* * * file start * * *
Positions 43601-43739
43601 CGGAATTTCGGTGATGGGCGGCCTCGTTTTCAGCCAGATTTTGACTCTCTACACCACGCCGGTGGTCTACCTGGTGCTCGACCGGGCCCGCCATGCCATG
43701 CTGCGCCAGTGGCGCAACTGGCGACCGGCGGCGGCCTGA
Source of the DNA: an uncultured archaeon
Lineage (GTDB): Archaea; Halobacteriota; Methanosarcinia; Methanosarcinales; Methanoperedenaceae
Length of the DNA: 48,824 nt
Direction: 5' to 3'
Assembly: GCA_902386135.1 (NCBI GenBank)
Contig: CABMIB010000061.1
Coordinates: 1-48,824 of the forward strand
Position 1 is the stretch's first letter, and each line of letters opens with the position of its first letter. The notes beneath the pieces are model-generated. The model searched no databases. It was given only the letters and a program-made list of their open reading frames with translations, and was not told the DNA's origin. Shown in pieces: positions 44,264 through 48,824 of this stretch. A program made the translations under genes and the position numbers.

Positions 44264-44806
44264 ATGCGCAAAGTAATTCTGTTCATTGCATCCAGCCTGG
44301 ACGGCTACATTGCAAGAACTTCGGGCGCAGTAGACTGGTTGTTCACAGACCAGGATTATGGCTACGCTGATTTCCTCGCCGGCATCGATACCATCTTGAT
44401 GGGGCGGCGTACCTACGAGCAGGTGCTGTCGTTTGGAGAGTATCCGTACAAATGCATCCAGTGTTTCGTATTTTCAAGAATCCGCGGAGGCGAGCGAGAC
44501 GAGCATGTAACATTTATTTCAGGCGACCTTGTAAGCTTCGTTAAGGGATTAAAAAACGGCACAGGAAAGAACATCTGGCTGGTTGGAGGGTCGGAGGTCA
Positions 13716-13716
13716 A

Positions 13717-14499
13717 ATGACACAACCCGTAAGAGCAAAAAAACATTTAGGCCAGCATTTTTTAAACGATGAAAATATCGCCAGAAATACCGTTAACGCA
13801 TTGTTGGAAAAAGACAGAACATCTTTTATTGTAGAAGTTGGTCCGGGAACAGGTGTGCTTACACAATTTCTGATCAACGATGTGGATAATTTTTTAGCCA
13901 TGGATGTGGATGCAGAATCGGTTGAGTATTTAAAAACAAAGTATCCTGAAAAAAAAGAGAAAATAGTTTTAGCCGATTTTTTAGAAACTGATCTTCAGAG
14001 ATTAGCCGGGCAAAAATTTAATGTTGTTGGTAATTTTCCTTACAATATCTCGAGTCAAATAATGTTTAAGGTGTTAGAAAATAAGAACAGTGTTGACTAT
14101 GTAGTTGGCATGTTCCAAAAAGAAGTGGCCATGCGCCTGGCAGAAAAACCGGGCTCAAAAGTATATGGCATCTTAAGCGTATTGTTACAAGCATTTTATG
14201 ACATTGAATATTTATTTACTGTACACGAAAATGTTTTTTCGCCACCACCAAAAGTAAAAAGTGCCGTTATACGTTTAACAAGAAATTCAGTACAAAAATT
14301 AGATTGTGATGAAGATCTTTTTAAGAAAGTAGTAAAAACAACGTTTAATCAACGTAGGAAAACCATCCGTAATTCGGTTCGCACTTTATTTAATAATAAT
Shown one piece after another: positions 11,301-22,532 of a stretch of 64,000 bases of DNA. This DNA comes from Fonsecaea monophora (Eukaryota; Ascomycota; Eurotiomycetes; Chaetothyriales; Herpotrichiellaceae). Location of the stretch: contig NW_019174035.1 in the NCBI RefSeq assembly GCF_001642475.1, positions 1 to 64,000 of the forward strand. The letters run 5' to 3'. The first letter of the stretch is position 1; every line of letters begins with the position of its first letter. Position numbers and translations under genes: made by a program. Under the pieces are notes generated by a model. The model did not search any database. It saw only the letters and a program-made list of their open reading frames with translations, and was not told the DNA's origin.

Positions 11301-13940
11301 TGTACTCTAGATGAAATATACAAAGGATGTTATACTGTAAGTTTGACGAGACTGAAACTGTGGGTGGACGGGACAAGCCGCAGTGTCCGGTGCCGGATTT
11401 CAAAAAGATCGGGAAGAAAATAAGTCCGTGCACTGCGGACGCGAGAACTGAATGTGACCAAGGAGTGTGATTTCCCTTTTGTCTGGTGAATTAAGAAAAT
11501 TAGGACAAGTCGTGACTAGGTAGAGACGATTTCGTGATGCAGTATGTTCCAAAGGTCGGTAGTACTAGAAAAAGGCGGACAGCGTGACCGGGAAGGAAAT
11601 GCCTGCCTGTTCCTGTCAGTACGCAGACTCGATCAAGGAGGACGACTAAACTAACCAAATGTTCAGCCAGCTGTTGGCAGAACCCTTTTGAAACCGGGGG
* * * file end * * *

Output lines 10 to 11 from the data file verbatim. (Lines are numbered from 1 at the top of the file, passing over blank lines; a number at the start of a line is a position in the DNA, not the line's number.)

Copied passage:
Coordinates: 1-48,824 of the forward strand
Position 1 is the stretch's first letter, and each line of letters opens with the position of its first letter. The notes beneath the pieces are model-generated. The model searched no databases. It was given only the letters and a program-made list of their open reading frames with translations, and was not told the DNA's origin. Shown in pieces: positions 44,264 through 48,824 of this stretch. A program made the translations under genes and the position numbers.